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Paying more for convenience, and entertainment

If you're a thrifty person like me (I grew up in the midwest!), you really like to get value for your money. You know what things cost, and you resent overpaying for something. And if you just bought something, and saw that you could have gotten it cheaper elsewhere, it can really be upsetting.

My first lesson on "how people who pay too much for something are stupid" came from going to the zoo with my family when I was a kid. I was just beginning to learn about money, and I was carefully taught by my parents that spending the same amount of money for one cup of soda (which was mostly ice, anyway) that you could buy a large bottle at the store (which would give you several servings) was stupid. And so I would watch the people walking around with their cups of soda and smile quietly as I knew that I was the smart one and they were the stupid ones. I would save my hard-earned money, and then later, at the store I would buy ten times the amount of soda that they were having now.

Of course, in my life I've seen a lot of stupid people. People who don't stop and think that if they did more careful shopping, they could get more value for their money. People who were just throwing their money away, living as if tomorrow would never come. And that's when I learned about the value of convenience, and entertainment.

The first time I bought a soda at the zoo it was amazingly delicious. It cost waaaayyyy to much, but I was really enjoying it. Even the monkeys seemed to be happy for me. Yeah, it was awful, raw, decadence, but I was doing it. I'd seen other people do it, and other people had bought sodas for me. They seemed to think that it was worth the money, so I wanted to know why? And that's when I started understanding the answer to "there's a sucker born every minute", which is "it's fun to be a sucker if you can afford it".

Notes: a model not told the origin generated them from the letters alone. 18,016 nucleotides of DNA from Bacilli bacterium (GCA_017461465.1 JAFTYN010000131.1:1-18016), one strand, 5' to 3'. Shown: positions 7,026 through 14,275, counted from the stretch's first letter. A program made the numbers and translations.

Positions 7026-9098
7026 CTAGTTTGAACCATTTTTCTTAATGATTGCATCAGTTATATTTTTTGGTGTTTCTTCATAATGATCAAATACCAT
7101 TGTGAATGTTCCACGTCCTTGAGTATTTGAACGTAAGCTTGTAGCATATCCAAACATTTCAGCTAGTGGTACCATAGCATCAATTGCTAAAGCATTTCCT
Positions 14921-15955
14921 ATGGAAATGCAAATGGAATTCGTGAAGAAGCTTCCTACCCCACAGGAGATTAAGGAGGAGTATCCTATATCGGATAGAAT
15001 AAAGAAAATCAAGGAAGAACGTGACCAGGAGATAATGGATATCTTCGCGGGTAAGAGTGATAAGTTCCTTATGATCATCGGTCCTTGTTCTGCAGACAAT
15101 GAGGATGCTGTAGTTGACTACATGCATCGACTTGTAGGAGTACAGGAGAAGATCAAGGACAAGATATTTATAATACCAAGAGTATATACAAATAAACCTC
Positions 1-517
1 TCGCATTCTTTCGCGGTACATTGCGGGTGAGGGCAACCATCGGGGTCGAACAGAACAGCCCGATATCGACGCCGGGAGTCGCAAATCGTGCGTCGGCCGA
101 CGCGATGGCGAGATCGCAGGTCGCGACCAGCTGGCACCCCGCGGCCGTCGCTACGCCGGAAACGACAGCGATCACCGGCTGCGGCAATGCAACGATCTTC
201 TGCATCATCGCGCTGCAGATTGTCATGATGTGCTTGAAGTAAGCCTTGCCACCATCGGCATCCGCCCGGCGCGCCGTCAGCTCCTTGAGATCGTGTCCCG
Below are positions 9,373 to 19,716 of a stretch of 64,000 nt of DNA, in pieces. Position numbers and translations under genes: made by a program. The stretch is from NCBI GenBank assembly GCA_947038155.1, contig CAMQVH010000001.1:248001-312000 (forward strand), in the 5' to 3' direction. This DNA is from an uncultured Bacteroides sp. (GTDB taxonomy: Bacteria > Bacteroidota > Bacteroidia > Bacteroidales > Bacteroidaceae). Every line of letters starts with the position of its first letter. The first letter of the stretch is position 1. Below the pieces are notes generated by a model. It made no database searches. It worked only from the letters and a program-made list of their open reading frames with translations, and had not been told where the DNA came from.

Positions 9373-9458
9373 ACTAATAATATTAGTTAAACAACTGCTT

And yeah, buying a soda at the zoo made me a sucker. It was also convenient, and it added to the entertainment. And that was the first time that I realized that the suckers were having the most fun. The thrifty people were home, counting their pennies and eating stale bread and apples that had gone bad, and the suckers were out there at restaurants, throwing money around like drunken sailors.

I'm still a thrifty person. I know the value of money, how it works, how to budget, how to do all of the stuff that I wanted to know how to do when I became an adult. I have an excellent credit rating, I own a house, I've owned several new cars. I order stuff online and I always check to see if the price is right, and if I can get free shipping. But every once in a while I go crazy, and spend money in a reckless way. I will go to Walgreens and buy things that I don't really need. I've learned how to become a "sucker", and it's a wonderful feeling, if you can afford it, and I can.